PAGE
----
2. Posted by ConcernedParent on

    I’m not sure how the IDEA is defining “lunch program”. As far as I know, both Nakasuk and Joamie Schools (cannot speak for the other schools) run both a daily breakfast and lunch program, providing food to any child who needs it.

    I’m not sure why the focus and money spent would be on bussing entire schools of children to various locations around town or feeding them all lunch- why not hire lunch monitors for each school so children can eat lunch there, and extra funding to the existing programs to ensure that any child who does not bring a lunch will be provided with one?

    • Posted by yes on

      This is also what I was thinking. Why are they trying to make this so complicated? Kids eat in their classrooms-15 minutes. 15 minutes to play outside. time saved they come home earlier and less overly stimulated and exhausted from the long days and huge transitions. Lunches are brought to school and those who don’t bring one are provided with basic options.

      • Posted by Hungry on

        Thank you!! At my school we ate in the gym. Students who were well behaved got to leave class a few minutes early to set up folding tables. We had a lunch monitor. We didn’t have a cafeteria. For low income students, or anyone who wanted to opt in, box lunches made off-road site were provided. It was really simple, and all the schools around us did it that way. I’m not sure why it has to be so complicated.

        • Posted by Lunch on

          ” I’m not sure why it has to be so complicated.”

          It has to be complicated and expensive because this is Iqaluit. Everyone needs to get a piece of the money.

    • Posted by Northern Guy on

      Incorrect, at least for Joamie (can’t speak for Nakashuk). There is no formal lunch program running at Joamie. The only way a child gets to stay at at the school over lunch is if he/she is enrolled in the afterschool program, JASP. In which case they are required to provide their own lunch.

      • Posted by Solution on

        Even without a lunch program they can still make it way less complicated and expensive than they were suggesting. They can shorten the lunch hour to 30 min. Shorten the days at the end so the time is made up for. Anyone who doesn’t bring a lunch can be provided with healthy and basic alternatives like fruit and sandwiches. Less money. Less struggle for kids.

      • Posted by Solution on

        Even without an already existing lunch program they can still adjust the solution to it way less complicated and expensive than they were suggesting. They can shorten the lunch hour to 30 min. Shorten the days at the end so the time is made up for. Anyone who doesn’t bring a lunch can be provided with healthy and basic alternatives like fruit and sandwiches. Less money. Less struggle for kids.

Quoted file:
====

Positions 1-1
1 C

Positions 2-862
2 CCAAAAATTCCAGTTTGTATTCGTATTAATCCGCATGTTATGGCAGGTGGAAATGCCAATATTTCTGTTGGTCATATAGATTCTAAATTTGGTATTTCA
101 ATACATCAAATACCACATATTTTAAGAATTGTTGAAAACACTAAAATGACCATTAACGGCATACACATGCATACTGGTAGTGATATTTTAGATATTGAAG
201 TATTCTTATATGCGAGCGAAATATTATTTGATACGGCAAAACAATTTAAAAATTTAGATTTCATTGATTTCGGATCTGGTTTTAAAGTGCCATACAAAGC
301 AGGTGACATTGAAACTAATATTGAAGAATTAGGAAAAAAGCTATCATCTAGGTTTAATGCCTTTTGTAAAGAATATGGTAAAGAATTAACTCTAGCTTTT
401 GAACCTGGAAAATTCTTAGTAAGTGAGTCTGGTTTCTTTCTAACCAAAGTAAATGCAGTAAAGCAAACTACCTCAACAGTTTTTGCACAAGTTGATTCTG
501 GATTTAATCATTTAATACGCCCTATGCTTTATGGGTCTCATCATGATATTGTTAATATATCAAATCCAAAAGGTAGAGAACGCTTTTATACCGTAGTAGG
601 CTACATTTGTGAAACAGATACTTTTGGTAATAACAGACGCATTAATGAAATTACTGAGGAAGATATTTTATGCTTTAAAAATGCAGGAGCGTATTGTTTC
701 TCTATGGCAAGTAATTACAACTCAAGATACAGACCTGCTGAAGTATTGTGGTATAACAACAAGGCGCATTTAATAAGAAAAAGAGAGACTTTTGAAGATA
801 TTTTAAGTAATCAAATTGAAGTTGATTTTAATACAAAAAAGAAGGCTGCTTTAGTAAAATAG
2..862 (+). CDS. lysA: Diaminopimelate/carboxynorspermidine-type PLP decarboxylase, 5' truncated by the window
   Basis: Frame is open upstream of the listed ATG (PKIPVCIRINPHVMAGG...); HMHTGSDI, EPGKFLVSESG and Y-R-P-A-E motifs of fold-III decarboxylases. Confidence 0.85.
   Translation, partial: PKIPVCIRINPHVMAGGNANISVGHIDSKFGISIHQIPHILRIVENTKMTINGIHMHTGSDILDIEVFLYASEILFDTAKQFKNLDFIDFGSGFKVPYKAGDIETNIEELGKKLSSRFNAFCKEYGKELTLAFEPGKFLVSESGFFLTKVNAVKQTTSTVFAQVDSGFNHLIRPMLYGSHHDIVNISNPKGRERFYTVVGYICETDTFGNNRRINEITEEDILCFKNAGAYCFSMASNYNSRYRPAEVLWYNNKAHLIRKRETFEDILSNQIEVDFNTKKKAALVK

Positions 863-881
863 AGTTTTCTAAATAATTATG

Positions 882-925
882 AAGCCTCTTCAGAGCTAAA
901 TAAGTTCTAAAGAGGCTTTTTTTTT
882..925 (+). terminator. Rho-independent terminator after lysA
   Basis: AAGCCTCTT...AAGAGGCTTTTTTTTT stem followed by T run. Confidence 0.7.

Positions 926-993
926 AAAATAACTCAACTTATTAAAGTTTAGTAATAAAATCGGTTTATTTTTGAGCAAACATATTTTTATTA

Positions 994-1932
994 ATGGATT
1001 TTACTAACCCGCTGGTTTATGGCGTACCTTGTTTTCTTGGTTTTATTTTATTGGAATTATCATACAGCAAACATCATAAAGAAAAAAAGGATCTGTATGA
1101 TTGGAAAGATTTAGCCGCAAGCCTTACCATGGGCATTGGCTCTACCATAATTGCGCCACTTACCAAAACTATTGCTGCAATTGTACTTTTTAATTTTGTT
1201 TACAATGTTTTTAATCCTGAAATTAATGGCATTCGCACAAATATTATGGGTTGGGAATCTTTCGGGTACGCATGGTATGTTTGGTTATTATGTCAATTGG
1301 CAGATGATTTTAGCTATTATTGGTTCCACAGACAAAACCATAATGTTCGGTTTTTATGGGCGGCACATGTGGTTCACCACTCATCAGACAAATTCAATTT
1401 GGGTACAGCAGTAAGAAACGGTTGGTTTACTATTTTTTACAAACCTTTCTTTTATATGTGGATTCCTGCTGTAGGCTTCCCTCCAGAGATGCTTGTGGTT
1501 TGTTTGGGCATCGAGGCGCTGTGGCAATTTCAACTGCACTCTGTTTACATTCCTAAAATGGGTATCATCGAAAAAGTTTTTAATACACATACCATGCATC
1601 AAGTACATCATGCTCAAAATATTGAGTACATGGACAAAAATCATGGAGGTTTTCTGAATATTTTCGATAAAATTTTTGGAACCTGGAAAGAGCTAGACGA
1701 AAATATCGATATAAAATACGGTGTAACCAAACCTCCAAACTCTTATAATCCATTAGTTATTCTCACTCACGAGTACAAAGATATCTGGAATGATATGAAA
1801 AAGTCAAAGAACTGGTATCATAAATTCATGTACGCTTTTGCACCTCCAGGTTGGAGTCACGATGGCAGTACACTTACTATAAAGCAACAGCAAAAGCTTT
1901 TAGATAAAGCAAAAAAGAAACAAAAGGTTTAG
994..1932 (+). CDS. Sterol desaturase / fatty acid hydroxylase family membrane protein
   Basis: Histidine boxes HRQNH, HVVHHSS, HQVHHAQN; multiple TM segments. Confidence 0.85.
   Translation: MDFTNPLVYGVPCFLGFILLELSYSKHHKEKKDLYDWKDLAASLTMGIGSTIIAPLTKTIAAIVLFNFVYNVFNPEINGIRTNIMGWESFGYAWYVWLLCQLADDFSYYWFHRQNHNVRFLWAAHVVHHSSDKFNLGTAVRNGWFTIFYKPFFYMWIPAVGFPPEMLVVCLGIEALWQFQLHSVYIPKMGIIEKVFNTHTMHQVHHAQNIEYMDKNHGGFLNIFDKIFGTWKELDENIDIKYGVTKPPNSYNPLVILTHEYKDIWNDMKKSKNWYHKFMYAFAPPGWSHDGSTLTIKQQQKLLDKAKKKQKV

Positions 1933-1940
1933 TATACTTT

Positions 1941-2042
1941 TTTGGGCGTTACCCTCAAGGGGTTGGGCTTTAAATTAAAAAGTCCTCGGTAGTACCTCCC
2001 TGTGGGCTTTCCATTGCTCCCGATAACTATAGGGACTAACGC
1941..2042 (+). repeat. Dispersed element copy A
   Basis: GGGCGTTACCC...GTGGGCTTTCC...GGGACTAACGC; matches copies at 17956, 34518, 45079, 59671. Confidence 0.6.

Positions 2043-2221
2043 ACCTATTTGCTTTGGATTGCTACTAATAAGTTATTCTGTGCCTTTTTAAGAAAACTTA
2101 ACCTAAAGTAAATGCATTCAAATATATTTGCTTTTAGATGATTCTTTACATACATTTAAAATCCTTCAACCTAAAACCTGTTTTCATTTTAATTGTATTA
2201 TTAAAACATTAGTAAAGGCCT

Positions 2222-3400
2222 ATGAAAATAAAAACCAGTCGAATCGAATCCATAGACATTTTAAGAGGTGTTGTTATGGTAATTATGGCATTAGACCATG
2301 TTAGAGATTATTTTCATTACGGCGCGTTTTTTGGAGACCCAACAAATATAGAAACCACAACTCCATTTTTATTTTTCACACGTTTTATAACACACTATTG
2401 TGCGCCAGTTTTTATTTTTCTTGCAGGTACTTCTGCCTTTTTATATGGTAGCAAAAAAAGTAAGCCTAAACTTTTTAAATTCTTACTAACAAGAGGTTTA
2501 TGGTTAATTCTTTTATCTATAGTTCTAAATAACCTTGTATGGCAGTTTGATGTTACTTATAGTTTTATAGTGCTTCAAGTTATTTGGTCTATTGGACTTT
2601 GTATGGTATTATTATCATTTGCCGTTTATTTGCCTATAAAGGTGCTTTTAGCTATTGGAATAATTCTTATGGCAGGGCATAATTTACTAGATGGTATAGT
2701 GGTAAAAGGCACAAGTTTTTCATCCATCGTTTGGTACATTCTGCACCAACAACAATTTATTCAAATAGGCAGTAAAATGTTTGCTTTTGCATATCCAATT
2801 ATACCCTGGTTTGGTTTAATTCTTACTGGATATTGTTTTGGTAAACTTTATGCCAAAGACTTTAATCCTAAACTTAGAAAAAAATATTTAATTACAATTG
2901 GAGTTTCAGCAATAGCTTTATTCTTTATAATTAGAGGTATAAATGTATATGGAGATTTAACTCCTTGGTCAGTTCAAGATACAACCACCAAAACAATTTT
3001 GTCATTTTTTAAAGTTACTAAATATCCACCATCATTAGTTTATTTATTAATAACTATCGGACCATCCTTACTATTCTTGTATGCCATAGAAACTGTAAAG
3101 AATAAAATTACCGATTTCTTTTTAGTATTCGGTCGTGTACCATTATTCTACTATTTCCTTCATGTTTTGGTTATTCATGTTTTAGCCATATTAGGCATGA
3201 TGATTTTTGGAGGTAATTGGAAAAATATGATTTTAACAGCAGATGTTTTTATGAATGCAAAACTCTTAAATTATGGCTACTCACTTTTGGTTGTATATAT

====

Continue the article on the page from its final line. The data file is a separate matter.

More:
• Posted by Good idea…but on

          Excellent idea, however in the contract between the NTA and the GN educators are guaranteed an hour of uninterrupted lunch. If lunch is shortened to 30min who will be with the students for the other 30mins?

          • Posted by Ideas on

            Would it be possible to change the contract? Make the time up at the end of the day by letting the kids out earlier.

      • Posted by ConcernedParent on

        Thanks for the clarification- my children go to Nakasuk so I can attest that they definitely have a lunch program at the school. I believe it is run by teachers who volunteer their time.

        I believe there is a much easier solution to lunchtime congestion than what is currently being proposed.

  3. Posted by parent on

    The options listed all indicate that the program will be free.
    Option E – There could be a cost associated with this program. Income support, and low income family’s/single parents would be offered free. But for the rest that can afford $5.00 for lunch or some other amount would help off set the huge cost, or kids can have the option to bring their lunch.
    And what are the cost savings if the lunch Bus is stopped?

    • Posted by anon on

      I was wondering about bus costs – savings would be in fuel costs, bus maintenance, and possibly driver wages depending on how they are paid. I was hoping to see that in the article but it may not have been brought up.